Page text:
A BOOMING INDUSTRY
Selling Recovery and Hope to the Most Vulnerable
WHAT IS PATIENT BROKERING?
Patient brokering is an illegal practice in which a program or facility pays addict recruiters or junkie hunters a referral fee to recruit patients. Addict recruiters are paid for every person they sign up. Once signed up, the program or facility will charge the patient's insurance company for a multitude of tests (such as urine screens), procedures, accommodation, or other services, most of which are unnecessary or not offered at all (fraud).
Solicit or receive any commission, bonus, rebate, kickback, or bribe, directly or indirectly, in cash or in kind, or engage in any split-fee arrangement, in any form whatsoever, in return for referring patients or patronage to a health care provider or health care facility
WHAT FACILITIES, PROVIDERS, AND PROGRAMS ENGAGE IN PATIENT BROKERS?
Any facility, program, or provider may engage in patient brokering, including a rehab center, detox, crisis stabilization unit, residential facility, treatment program, sober house, half-way house, methadone clinic, medication-assisted treatment (Suboxone) doctor, or other provider.
WHERE DO PATIENT BROKERS RECRUIT?
Patient brokers, also known an addict recruiters or junkie hunters, can recruit addicts anywhere, even right off of the street. Most often, they will recruit at group meetings, peer support groups, or at transitions in care when a patient is most vulnerable. Recruiting a patient to a specific sober home or medication-assisted treatment clinic (methadone, Suboxone) is most common. Addicts are easy marks, just look for the group gathered in front of a 12-step meeting on a cigarette break.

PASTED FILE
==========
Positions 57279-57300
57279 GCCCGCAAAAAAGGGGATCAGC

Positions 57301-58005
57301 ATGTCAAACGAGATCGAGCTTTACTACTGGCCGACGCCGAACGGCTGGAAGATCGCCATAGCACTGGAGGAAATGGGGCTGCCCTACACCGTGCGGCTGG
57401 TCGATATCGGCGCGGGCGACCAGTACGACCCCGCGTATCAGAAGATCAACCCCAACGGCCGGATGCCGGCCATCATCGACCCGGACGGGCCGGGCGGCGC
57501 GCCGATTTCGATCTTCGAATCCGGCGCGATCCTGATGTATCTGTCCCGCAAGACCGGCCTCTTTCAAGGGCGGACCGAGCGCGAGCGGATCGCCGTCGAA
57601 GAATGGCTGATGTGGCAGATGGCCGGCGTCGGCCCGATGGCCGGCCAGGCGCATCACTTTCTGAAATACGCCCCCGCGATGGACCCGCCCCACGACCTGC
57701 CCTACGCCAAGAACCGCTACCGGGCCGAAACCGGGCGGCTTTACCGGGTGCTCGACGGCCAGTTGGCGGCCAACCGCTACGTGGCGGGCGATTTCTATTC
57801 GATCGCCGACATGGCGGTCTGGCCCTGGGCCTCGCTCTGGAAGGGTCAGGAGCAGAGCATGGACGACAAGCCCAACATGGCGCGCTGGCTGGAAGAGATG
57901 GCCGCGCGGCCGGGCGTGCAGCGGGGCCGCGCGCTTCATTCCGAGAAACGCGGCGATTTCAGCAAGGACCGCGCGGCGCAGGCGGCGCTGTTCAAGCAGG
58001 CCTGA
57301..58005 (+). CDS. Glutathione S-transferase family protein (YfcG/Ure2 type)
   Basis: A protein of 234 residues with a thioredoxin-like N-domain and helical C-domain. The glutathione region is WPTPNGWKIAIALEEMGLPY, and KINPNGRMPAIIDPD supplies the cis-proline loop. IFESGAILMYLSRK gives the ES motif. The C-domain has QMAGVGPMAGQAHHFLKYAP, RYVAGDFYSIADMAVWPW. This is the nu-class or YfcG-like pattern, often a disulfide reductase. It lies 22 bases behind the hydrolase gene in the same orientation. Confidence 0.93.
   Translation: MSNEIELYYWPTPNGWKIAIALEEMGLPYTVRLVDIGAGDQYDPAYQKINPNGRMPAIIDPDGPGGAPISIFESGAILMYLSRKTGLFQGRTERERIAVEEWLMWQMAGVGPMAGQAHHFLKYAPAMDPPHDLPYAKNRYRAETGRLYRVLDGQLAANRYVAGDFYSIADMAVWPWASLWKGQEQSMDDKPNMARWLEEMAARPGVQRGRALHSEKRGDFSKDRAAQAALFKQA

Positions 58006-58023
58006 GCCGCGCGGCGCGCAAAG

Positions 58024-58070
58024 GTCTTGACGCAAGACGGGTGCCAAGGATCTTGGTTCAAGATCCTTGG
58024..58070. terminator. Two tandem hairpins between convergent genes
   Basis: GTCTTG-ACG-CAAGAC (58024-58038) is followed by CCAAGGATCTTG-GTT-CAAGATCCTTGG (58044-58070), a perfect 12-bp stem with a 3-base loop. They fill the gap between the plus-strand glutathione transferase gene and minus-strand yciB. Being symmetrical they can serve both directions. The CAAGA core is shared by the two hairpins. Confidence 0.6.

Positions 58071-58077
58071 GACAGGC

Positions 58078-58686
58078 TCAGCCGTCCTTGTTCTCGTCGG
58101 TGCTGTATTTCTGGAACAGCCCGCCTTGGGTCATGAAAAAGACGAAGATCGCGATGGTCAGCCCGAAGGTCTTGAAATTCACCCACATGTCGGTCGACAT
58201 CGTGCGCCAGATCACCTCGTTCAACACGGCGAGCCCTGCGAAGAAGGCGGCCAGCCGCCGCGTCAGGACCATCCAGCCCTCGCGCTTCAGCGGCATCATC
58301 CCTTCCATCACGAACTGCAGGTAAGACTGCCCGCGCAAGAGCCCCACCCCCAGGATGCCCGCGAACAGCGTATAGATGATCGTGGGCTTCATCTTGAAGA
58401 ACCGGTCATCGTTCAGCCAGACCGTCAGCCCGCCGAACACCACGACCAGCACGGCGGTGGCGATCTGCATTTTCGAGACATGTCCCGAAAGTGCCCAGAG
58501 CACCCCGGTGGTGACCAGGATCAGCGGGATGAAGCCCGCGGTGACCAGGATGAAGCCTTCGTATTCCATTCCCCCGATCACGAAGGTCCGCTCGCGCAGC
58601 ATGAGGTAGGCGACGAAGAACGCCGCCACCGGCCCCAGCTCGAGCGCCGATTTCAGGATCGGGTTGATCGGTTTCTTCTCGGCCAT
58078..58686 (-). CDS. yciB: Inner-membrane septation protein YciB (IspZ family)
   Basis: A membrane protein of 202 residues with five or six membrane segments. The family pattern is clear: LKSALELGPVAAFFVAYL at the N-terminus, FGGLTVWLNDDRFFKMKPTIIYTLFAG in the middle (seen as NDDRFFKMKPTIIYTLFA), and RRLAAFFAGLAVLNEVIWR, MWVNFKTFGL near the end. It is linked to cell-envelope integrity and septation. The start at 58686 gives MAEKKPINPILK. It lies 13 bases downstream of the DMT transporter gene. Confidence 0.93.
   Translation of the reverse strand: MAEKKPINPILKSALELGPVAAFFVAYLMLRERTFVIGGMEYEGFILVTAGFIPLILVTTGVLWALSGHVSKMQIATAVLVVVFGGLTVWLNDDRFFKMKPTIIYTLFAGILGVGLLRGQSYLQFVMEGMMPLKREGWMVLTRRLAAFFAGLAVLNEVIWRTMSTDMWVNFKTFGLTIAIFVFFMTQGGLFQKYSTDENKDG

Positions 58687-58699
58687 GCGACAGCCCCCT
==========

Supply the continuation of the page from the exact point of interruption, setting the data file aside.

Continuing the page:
WHAT DO PATIENT BROKERS SAY? HOW DO THEY RECRUIT?
Patient brokers offer the promise of hope--essentially, selling the patient his/her recovery. Recruiters also offer incentives for enrolling in a facility or program, including cash, prepaid debit cards, cellphones, low rent/free stay, free transportation or plane flight to the treatment facility, free gym membership, or other material items.
HOW LUCRATIVE IS PATIENT BROKERING?
Patient brokers typically receive $500 for each patient they enroll. Bronwyn Finnegan and her boyfriend Scott Gillis were arrested for receiving at least $9,000.00 between August and October 2016 from Daniel Kandler for referring patients to Kandler's Chapters Recovery sober homes in Florida.
HOW DOES PATIENT BROKERING IMPACT ADDICTION TREATMENT?
The negative impact is far reaching. As fraud continues, insurance companies have begun to withdraw coverage for tests and legitimate treatment program. Addicts also refuse to seek treatment to avoid being scammed.